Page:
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Ex-Police Officer Sentenced to 11 Years for Abducting Sex Workers After Previously Dodging Sentence for Killing One


Andrew Mitchell was a police officer in Columbus, Ohio. He pleaded guilty to two counts of depriving someone of their rights under color of law and one count of tampering with a witness and was given an 11-year federal prison term. People say that Mitchell, who used to work in the vice area, picked up sex workers and sexually assaulted them. This week, a federal judge gave the person the harshest term possible suggested by prosecutors. It includes a $300 fine and five years of being closely watched while they are free.

Even though Mitchell was found guilty, his victims will not get any money back. Mitchell was also found not guilty of more serious charges linked to the death of Donna Castleberry last year. Mitchell shot Castleberry, who was 23 years old, while she was in his unmarked police car. He said it was self-defense because Castleberry had stabbed him. But he was charged with murder and manslaughter without consent by a grand jury. The first trial ended in a mistrial, and even though his story didn’t make sense, the second jury found him not guilty.

Mitchell did wrong things before and after Castleberry’s death. A woman named Jane Doe sued him in civil court, saying that Mitchell forced her to do sexual acts in return for not arresting her. The case was thrown out in 2022, but it’s not clear why.

In their 2019 charges, federal authorities described Mitchell’s predatory behavior. They said he sexually assaulted sex workers by trapping them in his car. One victim was tied to the doorknob of a car while warrants were being checked, and another was held in a park away from everyone else. Mitchell denied the sexual assault claims, but prosecutors focused on the proof that backed up the victims’ stories to show how Mitchell abused his power.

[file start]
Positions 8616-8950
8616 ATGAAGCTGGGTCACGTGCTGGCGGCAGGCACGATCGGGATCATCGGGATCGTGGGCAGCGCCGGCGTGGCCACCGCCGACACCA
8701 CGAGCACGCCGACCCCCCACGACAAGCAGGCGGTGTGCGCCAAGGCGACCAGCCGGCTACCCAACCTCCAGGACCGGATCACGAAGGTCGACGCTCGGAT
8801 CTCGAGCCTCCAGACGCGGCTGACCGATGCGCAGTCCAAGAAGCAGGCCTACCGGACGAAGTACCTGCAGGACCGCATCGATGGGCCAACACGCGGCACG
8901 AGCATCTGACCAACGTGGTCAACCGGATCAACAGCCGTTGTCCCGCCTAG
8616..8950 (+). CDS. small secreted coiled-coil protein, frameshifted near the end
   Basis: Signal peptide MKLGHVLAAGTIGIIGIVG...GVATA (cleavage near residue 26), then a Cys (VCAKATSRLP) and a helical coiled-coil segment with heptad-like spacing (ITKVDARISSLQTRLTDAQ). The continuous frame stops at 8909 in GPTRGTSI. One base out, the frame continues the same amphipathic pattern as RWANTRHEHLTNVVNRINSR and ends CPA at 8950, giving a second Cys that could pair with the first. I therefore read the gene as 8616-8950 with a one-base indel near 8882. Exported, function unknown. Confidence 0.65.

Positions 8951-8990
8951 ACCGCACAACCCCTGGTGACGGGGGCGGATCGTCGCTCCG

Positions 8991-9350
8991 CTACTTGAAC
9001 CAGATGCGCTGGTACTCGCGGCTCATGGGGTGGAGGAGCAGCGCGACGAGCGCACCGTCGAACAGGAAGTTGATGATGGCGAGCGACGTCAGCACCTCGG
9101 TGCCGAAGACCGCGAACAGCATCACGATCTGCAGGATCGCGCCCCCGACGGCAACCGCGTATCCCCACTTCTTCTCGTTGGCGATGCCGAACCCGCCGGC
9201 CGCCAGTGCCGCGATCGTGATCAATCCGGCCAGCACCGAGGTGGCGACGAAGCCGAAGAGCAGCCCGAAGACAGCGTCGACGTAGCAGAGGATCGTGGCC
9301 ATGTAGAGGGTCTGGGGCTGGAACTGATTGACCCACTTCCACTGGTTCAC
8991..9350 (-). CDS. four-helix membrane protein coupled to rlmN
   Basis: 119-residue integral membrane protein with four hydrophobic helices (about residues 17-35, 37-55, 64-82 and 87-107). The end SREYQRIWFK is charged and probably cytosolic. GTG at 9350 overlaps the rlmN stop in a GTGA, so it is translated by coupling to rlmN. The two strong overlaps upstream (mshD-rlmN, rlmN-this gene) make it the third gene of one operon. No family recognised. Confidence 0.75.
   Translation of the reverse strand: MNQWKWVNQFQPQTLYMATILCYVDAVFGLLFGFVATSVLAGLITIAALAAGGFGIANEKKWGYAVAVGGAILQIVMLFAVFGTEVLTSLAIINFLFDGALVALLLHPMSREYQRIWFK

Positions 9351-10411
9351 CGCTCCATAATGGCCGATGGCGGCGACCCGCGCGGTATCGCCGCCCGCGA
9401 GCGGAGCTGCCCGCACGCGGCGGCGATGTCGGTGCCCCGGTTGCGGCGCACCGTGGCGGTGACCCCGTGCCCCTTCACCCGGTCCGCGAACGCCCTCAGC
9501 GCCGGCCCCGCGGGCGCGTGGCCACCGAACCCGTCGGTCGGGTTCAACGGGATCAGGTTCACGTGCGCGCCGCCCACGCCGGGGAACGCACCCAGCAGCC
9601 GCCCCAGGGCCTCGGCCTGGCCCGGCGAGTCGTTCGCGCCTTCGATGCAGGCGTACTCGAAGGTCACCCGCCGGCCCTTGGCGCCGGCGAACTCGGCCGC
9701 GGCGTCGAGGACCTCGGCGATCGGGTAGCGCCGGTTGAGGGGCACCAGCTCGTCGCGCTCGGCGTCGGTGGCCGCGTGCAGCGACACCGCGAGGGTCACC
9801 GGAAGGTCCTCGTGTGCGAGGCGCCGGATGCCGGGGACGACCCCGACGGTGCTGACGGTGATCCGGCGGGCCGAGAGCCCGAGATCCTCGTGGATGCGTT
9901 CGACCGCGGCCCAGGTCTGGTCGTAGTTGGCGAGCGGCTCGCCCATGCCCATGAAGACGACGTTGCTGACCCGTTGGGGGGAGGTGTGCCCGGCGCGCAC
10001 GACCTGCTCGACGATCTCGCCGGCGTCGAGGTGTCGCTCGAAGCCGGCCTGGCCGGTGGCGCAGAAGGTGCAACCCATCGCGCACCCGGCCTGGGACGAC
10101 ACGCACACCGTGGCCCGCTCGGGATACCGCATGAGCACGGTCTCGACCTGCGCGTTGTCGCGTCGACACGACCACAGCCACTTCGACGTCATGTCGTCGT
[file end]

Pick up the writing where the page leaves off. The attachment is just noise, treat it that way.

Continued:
Mitchell’s sentencing gives his victims some peace, but it also brings up bigger problems within the Columbus Division of Police. “Andrew Mitchell betrayed his oath, the values of the Columbus Division of Police, and the trust of our community,” it said. The government hopes that Mitchell’s term will bring peace to those he hurt.

Mitchell’s case is part of a worrying trend in the way the Columbus police work. In 2018, vice unit officers nabbed Stormy Daniels without a warrant. This led to federal charges being brought against officers Steven G. Rosser and Whitney R. Lancaster. Because of these incidents, the vice unit was shut down in 2019 and replaced with the Police and Community Together (PACT) Unit, which is meant to make things more open and accountable. But since then, the PACT project has become less well known, and its information page on the city’s website is no longer available.

Mitchell’s conviction is a big step toward fixing wrongdoing, but the case shows how hard it is to hold cops accountable and make sure that vulnerable groups get justice.

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